Imagine sitting on an unevenly balanced stool and working 15 hours a day — with two 30-minute breaks — and earning $8 an hour, which is a couple of dollars below Santa Fe’s minimum wage. I was lucky: I only had to do this in a “factory” south of Santa Fe for three days, enough for me to get a sense of what sweatshop conditions are like and hope I never have to do it again. I sat on my stool folding boxes. Nearby, a woman wrapped and taped a paper towel around her wrist to support it as she used a heavy glue gun to glue together the boxes that I was folding.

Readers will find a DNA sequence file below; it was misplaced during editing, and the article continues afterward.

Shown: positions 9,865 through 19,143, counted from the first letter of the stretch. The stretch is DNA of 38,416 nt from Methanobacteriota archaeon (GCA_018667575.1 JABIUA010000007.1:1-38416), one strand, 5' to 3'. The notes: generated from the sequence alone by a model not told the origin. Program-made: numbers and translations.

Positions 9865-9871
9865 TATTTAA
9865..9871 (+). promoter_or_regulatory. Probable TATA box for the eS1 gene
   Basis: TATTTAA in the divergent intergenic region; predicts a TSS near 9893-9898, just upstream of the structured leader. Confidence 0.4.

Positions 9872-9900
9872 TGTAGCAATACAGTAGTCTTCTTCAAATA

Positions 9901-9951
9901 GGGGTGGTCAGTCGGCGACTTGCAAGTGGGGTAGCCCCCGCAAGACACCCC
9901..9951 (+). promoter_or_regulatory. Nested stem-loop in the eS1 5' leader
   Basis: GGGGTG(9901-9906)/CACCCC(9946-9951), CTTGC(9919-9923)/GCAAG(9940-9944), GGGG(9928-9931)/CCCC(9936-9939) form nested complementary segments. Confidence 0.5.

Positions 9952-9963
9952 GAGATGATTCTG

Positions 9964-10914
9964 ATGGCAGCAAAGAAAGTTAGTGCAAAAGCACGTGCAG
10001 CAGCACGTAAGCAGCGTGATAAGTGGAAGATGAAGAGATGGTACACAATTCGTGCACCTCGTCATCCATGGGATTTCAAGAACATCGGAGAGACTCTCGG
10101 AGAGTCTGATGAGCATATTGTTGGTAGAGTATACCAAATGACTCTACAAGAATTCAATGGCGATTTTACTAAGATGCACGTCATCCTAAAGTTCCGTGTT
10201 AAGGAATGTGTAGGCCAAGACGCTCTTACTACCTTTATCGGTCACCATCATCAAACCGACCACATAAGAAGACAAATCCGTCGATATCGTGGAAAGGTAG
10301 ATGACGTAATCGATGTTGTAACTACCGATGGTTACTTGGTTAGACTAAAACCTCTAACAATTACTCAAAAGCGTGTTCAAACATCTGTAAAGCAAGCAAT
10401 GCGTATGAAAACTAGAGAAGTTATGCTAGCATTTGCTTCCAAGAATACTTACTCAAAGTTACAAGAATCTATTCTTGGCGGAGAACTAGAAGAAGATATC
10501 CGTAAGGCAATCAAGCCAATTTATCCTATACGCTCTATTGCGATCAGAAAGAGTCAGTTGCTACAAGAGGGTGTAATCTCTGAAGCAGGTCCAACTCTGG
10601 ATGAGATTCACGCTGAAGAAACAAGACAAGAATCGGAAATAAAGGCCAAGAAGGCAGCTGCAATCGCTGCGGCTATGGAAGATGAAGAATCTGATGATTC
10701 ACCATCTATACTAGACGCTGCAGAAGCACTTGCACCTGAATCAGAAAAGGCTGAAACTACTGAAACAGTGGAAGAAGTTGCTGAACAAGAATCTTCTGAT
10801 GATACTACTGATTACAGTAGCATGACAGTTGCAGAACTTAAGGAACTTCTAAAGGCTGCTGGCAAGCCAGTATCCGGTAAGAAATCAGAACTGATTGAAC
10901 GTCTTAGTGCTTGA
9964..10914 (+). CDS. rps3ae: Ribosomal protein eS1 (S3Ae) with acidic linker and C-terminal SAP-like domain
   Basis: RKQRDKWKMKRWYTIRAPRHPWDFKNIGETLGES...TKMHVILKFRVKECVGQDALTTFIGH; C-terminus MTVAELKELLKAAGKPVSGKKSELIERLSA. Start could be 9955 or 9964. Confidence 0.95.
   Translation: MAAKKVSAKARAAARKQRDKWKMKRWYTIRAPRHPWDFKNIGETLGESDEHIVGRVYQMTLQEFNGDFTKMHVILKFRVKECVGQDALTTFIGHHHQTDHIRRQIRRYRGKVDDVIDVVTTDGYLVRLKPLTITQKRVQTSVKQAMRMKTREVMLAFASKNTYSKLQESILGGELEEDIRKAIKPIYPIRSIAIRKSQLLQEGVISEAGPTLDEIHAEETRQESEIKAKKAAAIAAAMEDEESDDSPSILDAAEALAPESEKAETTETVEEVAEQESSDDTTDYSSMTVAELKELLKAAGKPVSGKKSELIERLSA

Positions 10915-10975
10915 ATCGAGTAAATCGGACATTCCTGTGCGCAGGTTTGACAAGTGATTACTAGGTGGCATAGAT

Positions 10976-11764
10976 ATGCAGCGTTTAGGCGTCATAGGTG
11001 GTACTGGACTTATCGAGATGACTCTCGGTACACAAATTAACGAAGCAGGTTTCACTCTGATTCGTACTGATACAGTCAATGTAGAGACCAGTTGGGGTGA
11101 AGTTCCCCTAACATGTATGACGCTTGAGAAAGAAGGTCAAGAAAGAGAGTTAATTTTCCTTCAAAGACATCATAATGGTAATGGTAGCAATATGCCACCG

I stood up and worked out the aching knot in my back every once in a while. “Don’t worry, it gets better. After a while, you get used to it,” the woman said to me in Spanish. I smiled politely, nodded my head, and thought to myself, “Does it really get better?” And then I went back to folding boxes.
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